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New Grad RN with lupus/First Job

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by Ashlee245 Ashlee245 (New) New

459 Profile Views; 1 Post

Hi all,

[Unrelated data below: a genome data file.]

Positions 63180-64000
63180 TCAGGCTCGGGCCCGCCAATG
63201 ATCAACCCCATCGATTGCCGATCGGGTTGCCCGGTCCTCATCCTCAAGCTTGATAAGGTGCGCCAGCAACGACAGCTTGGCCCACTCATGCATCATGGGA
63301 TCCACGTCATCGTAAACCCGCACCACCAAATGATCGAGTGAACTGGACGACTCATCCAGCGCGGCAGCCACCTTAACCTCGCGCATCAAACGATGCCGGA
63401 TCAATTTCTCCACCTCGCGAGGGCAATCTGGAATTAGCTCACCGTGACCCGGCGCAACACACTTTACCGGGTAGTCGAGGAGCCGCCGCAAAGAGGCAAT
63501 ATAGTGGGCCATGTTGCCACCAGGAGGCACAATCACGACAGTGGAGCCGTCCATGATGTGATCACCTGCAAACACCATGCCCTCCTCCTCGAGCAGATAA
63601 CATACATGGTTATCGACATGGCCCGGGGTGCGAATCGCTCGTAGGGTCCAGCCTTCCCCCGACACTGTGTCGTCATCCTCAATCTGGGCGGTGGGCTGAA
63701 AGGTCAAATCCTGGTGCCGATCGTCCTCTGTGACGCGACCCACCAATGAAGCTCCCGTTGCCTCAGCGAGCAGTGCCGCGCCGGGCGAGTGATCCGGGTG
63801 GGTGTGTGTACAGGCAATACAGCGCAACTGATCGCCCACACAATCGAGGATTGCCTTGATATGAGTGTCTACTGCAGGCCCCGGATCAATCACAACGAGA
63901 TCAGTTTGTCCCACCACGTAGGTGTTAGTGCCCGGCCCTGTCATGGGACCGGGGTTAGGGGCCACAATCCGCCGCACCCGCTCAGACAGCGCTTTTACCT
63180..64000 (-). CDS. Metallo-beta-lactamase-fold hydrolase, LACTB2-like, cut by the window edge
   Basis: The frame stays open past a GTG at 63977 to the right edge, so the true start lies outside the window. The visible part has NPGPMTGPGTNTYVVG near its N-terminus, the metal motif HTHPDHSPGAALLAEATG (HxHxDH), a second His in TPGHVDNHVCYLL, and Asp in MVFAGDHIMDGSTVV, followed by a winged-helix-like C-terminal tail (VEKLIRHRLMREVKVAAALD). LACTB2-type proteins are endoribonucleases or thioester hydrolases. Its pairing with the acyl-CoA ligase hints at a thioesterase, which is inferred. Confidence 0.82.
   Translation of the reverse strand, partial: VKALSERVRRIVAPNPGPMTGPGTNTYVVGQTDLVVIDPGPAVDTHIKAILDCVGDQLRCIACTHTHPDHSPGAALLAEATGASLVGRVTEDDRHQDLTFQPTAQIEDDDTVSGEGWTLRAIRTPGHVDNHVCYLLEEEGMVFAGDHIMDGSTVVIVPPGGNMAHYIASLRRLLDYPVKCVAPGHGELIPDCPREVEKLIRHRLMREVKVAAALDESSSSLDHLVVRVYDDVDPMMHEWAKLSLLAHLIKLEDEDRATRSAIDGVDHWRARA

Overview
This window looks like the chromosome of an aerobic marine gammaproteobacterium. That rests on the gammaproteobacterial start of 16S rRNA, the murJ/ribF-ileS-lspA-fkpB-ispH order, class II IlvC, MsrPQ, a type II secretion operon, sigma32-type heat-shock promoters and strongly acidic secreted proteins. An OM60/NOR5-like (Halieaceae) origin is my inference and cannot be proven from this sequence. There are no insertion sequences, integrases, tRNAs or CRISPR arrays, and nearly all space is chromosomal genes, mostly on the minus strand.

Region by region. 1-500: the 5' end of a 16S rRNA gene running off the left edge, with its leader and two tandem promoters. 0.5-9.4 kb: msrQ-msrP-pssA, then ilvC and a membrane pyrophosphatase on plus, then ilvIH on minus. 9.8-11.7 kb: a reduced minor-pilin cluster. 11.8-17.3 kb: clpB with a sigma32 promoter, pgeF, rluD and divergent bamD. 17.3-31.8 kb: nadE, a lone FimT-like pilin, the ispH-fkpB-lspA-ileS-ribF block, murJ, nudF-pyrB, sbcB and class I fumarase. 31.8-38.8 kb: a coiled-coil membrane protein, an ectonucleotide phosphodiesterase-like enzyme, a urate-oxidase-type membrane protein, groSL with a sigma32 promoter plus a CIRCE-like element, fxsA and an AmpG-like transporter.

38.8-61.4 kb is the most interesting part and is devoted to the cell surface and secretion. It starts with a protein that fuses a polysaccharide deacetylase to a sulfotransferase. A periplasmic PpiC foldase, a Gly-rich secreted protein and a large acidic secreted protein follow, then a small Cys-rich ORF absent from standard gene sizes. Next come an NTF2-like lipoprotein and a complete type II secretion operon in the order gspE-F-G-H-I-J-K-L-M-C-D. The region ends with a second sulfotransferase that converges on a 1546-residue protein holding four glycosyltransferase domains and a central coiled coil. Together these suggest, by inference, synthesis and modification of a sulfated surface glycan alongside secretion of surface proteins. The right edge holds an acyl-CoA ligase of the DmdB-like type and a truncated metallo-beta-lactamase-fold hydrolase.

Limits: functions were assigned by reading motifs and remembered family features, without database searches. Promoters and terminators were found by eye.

i am new to all nurses, and have been reading posts on here for some time. I am really struggling with a recent decision Ive made to work as a RN on a busy post surgical unit, I have been in remission of systemic lupus for 5 years, used to take plaquenil 200mg 1x day, my main symptom was the butterfly rash on my face, and rashes to the body during times of stress or sun exposure, over the years i have felt fine, after my initial flare up , no flare ups since 2011 and i have made it through an accelerated nursing program with with no problems. I now have moved to a new location , accepted into a great residency program and working 12 hr shifts 3x a week. I have always had a dream of working on a hospital unit, keeping busy, and having a profession i would be continuously learning and helping others . Now six months into my nursing residency i am experiencing extreme fatigue , joint pain, neck and shoulder pain and overall anxiety and stress. I have visited a rheumy in the new hospital i work in and i her advice was mainly lifestyle changes (i.e eating better, exercise and taking a muscle relaxant to sleep for the neck and shoulder pain) , and she also suggests going back on medication to prevent future flare ups, she asked about modifying my work schedule but i signed a contract to work for 2 years full time. I would love to exercise more but i just don't have the energy, after working 12 hour shifts I am drained and I need sleep/rest for 12 to 18 hours just to recover and be able to resume my normal activities. Before going to work , i sometimes cry because of how tired i am and i just dont know how my body will make it through the shift, .Its hard taking care of sick patients when you feel miserable/tired and just want to go home.I have tried splitting my 3 days up so that i am able rest more in between and it helps slightly, but my energy levels are extremely low, i have been taking fish oil, vit d , and women's vitamins and nothing works, I am worried about how much longer i will be able to work on a busy floor such as mine before the stress and physical exertion of the job will cause my lupus to affect other parts of my body. If this position is going to require me to have to go back on medication , im contemplating my decision and I would like to try working part time or moving to a nursing position within the hospital that isnt so strenuous, but im not sure how well that will go since i signed a contract. Any other lupies out there have advice?